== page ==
Some parents take the harsher road: “You have to clean up your own mess”; while others take too lenient a role and never allow their children to learn from their mistakes.  Most parents take a middle-of-the-road approach and try and guide their children through life’s learning process of making messes.  Some messes, like acquiring a medical condition, simply come upon us and we have no control over them.

For Federal employees and U.S. Postal workers who are beset with the “mess” of a medical condition such that the medical condition prevents the Federal or Postal worker from performing one or more of the essential elements of his or her Federal or Postal job, filing for Federal Disability Retirement benefits is the “cleaning up” of the mess we have acquired.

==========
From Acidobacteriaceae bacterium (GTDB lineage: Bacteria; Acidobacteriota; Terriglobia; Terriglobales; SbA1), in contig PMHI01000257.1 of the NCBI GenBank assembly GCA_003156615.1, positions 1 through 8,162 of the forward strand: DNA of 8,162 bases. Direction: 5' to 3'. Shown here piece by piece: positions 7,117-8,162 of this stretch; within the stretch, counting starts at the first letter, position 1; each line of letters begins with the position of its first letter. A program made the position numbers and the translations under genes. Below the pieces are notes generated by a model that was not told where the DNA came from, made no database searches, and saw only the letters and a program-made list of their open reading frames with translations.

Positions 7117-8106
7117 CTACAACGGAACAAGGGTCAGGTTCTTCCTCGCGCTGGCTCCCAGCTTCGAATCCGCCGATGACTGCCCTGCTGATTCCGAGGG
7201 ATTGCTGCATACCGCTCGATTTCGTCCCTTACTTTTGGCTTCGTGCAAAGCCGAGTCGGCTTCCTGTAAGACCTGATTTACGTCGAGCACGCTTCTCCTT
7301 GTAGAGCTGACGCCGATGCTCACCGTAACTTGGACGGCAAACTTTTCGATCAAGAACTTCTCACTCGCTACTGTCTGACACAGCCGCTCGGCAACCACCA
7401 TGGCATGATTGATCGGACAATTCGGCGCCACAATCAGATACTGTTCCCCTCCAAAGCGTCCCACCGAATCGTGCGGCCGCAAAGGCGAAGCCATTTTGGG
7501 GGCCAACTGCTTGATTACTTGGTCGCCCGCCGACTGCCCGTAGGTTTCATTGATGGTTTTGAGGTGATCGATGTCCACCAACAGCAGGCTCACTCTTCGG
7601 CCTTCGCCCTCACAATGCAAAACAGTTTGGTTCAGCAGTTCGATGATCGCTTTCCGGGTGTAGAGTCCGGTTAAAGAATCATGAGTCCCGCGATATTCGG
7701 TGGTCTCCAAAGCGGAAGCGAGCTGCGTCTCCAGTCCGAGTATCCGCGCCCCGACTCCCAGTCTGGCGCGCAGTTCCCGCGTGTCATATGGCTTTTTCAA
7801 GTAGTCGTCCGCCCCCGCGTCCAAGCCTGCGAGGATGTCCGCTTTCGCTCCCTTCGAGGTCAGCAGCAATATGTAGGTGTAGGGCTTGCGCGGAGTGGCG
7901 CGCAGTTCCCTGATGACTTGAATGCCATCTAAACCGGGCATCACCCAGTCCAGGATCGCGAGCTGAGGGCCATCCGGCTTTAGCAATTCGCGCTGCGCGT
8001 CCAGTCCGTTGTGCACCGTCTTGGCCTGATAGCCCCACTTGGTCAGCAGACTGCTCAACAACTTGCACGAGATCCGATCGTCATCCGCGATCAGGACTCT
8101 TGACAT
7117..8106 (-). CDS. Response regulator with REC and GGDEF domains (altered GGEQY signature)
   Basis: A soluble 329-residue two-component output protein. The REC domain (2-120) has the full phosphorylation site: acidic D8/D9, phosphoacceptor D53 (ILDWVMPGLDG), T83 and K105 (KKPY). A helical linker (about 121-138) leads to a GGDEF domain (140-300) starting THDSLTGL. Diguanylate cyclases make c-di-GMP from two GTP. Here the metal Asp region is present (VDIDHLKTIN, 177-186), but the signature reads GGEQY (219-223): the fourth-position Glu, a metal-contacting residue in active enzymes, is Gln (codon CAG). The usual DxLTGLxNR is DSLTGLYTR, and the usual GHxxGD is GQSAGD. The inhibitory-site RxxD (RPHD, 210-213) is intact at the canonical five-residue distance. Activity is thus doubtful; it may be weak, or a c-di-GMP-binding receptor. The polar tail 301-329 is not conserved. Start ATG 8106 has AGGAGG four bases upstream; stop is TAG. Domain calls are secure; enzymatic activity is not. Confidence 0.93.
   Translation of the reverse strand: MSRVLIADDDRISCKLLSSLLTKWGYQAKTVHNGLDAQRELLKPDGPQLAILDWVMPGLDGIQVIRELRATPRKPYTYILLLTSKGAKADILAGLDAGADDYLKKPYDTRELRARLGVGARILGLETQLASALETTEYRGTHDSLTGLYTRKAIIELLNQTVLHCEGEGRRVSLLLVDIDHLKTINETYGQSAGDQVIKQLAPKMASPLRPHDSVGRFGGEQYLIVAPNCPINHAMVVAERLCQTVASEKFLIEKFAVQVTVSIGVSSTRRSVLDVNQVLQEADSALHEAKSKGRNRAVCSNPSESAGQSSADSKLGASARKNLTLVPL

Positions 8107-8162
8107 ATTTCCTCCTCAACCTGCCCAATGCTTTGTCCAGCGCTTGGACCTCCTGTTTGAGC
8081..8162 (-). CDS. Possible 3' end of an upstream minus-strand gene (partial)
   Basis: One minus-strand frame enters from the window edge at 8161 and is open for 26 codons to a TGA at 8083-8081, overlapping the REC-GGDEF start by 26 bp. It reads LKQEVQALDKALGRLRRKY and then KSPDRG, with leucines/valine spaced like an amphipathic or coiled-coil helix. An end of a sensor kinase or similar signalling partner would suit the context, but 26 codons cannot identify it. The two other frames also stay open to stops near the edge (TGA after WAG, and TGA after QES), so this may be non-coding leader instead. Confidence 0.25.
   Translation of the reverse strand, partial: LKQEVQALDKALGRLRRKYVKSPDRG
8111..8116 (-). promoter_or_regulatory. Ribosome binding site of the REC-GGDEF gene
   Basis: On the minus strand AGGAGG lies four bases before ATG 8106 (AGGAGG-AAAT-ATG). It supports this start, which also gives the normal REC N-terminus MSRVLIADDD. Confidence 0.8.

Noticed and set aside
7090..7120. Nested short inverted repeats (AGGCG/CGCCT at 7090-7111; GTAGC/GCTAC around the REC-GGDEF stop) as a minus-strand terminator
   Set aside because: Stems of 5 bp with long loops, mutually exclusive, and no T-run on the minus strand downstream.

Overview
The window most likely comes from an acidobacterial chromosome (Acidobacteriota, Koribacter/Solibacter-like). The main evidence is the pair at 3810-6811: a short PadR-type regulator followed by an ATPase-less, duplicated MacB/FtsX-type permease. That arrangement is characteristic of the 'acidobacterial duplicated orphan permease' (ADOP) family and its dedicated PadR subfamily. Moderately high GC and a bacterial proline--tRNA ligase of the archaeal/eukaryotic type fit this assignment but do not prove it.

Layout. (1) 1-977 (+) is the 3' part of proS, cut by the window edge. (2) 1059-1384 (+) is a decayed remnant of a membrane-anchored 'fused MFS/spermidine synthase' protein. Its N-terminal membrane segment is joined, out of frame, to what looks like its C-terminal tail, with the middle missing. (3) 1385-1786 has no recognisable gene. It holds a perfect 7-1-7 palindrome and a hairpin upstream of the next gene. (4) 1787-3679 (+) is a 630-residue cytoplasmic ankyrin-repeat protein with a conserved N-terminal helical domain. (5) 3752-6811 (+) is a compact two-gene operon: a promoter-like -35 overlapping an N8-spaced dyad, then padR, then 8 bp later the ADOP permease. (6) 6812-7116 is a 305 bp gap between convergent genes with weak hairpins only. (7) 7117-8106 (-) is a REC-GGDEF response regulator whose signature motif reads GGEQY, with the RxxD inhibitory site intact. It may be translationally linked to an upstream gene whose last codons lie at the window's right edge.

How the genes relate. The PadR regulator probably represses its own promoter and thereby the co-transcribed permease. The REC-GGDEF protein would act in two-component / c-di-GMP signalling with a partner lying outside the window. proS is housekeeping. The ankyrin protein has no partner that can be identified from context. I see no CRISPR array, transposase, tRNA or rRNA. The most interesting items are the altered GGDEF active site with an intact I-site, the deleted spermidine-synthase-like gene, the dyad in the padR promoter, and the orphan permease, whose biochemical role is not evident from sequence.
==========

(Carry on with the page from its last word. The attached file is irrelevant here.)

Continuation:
Contact a FERS Disability Retirement Lawyer who specializes in Federal Disability Retirement Law, and begin the process of preparing, formulating and filing an effective Federal Disability Retirement application under FERS.

Sincerely,

Robert R. McGill, Esquire

 

FERS Disability Retirement Benefits: Puzzles Which Need Solutions

We are taught that life is a series of puzzles which need to be solved.  Puzzles — whether a jigsaw puzzle that requires finding and fitting the right pieces together; a word-play puzzle requiring thoughtful conceptual input; or a “dimensional” puzzle which requires remnants of knowledge we once learned in Geometry Class — necessitate thoughtful input on our part.

A medical condition, too, triggers a puzzle — how to deal with it; how to respond; how to adjust; whether and to what extent it will impact our lives; and there it is again: a Puzzle which needs a solution.

For Federal employees and U.S. Postal Workers who suffer from a medical condition which impacts your ability to perform one or more of the essential elements of your Federal or Postal position, the solution to the puzzle is to prepare an effective Federal Disability Retirement application.